Learning Log Page 9
🎼 Exercise – Interpreting the final section of Shostakovitch’s 5th Symphony
After listening to these two versions I feel that they differ very much in feel and the listeners’ reaction. I listened to the recordings as shown above. Starting with the faster paced version. I do believe that the “Allegro Non Troppo” does not fit this version. Quick but not too quick. This feels all wrong for what I see as a a very rushed piece. I say rushed but that is how it was sounding to me. The piece was rushing to get somewhere. Knowing a little of Russian history I know this was a very bleak and austere time for Russia and this piece really does not fit this. At one point I thought this could even reflect a sense of trepidation about the future. It sounded scared in parts. Scared of the way in which Stalin was implementing his austerity onto the Russian society. This is trying to be joyful but I wonder if it is just trying too much. It is much more joyful at the end and ends with fantastic percussion.
My own personal preference is for the slower version. Firstly I believe it fits with its “Allegro Non Troppo”. To me it has a more austere feel than the quicker version and more Russian sounding, if there is such a thing. I believe it sounds more optimistic in comparison with a rushed feel in the quicker version. I hear a cleaner and much more refined and dynamic piece. I can hear the instruments much clearer and it feels like it is flowing more. The strings sound more idealistic and almost romantic instead of fraught as before. It altogether sounds more joy but this could be forced. I found that I could hear many more of the Russian Influences I this piece. it altogether sounds more Russian.
I know a little about Russian history and that has shaped some of my thoughts. However in 1928, Stalin put the first of his 5 year plans into action. There were strict rules placed on Soviet culture and music with a certain style demanded. Jazz and Avante garde were banned in 1932 and even Tchaikovsky was out of favour. in 1936 Shostakovich found him at the receiving end of Stalin’s anger after he had seen a performance of “Lady Macbeth of the Mtsensk District”. The opera was officially condemned and so was he. Shostakovich was bitterly attacked in the press and his unreformed 4th symphony was withdrawn as well as the opera. This is why the 5th symphony was named “A Soviet Artist’s reply to just criticism”.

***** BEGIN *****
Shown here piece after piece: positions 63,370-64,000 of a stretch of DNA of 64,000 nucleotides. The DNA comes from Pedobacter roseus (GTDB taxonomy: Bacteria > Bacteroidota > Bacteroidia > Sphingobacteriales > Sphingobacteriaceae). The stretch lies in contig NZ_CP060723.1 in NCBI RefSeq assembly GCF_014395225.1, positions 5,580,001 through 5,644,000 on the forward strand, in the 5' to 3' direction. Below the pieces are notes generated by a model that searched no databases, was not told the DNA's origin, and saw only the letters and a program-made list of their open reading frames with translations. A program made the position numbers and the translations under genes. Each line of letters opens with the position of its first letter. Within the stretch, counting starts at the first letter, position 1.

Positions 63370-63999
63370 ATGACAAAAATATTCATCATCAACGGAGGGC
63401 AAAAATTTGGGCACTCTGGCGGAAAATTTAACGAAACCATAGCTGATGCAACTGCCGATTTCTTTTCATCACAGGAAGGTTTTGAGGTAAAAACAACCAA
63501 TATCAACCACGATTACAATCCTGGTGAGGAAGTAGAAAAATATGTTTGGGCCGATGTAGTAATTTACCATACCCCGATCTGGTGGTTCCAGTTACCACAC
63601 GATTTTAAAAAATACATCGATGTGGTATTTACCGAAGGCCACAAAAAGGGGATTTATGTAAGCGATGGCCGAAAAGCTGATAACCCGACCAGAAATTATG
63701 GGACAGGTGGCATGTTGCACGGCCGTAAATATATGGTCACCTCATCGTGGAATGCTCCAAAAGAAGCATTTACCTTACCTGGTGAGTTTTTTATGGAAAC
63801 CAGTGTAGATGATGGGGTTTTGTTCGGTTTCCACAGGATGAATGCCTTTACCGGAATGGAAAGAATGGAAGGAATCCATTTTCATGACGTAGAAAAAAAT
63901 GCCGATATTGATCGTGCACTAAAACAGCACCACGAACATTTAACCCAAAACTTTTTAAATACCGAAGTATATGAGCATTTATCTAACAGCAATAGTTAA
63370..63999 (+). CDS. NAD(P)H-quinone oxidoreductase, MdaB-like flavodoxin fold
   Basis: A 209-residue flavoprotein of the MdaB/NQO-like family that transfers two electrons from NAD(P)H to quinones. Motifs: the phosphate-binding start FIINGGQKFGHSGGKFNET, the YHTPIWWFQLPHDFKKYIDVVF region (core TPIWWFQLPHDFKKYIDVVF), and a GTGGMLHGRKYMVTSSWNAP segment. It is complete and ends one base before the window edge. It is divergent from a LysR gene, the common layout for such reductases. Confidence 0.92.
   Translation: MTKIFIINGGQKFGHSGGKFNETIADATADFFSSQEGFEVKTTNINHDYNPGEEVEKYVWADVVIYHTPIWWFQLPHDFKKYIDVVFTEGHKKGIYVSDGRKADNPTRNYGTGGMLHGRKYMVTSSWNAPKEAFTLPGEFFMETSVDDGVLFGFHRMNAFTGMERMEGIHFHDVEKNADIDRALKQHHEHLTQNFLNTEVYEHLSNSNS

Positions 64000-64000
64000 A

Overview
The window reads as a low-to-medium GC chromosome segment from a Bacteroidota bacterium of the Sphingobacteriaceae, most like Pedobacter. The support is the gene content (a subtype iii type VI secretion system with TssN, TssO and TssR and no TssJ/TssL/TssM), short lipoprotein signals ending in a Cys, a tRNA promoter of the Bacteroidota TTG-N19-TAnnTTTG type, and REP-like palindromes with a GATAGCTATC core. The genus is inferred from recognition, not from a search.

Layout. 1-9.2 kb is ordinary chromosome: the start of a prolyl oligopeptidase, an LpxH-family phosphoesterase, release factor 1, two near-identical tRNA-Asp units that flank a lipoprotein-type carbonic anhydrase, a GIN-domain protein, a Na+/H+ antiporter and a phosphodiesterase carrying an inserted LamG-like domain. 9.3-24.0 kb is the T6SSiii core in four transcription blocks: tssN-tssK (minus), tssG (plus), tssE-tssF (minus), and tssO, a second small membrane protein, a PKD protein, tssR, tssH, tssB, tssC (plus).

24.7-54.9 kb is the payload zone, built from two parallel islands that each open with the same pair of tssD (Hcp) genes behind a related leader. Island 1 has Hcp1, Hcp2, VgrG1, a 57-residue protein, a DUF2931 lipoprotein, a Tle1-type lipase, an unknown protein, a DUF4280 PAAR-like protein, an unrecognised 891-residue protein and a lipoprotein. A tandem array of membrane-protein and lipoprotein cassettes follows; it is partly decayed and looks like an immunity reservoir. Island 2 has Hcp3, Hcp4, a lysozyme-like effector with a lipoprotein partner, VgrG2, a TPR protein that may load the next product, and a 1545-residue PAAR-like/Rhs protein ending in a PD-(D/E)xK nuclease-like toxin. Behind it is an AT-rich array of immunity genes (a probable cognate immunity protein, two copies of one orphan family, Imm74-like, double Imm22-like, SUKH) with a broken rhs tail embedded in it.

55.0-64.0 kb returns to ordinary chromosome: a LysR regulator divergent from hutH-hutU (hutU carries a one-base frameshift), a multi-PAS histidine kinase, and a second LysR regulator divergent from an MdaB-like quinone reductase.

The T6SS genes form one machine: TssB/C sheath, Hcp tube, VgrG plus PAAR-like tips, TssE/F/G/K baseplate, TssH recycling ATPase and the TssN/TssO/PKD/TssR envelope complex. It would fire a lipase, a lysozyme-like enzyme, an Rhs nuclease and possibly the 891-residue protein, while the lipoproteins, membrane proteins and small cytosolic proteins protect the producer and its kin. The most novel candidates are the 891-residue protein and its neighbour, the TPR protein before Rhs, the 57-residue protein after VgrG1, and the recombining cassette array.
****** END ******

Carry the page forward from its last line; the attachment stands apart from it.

In light of the research I believe that the slower tempo is the right fit for the symphony as it fits in with what Stalin was adamant should be included. References to folk melodies and that Russian style, which I automatically assume is Russian when I hear it. The thing is I believe that the slower version would satisfy all the rules in force at the time. I myself was more moved by the slower ending than the fast. The course notes describe that the symphony conforms to Soviet ideas of “heroic realism” and the conformity brought Shostakovich back into favour. If he had rebelled then what would have happened to him. Maybe he saw that communism may not be the good thing it was initially hailed as which leads some people to conclude that the slower version is more forced joyfulness. If there is evidence of the work being interpreted two ways then this is a very clever ploy by Shostakovich. The faster version is less Russian in its feel and feels much more optimistic than its slower version. The piece ends on a very breathtaking percussion part that felt very positive. Its is a more cheery piece too. Whilst I prefer the slower version, and it fits in with the time it was written there is a strong case for the faster version in my opinion.
Reference for research
- Contributors:David Brown and Richard Taruskin
- Article Title:Dmitri Shostakovich
- Website Name:Encyclopædia Britannica
- Publisher:Encyclopædia Britannica, inc.
- Date Published:August 05, 2020
- Access Date:August 11, 2020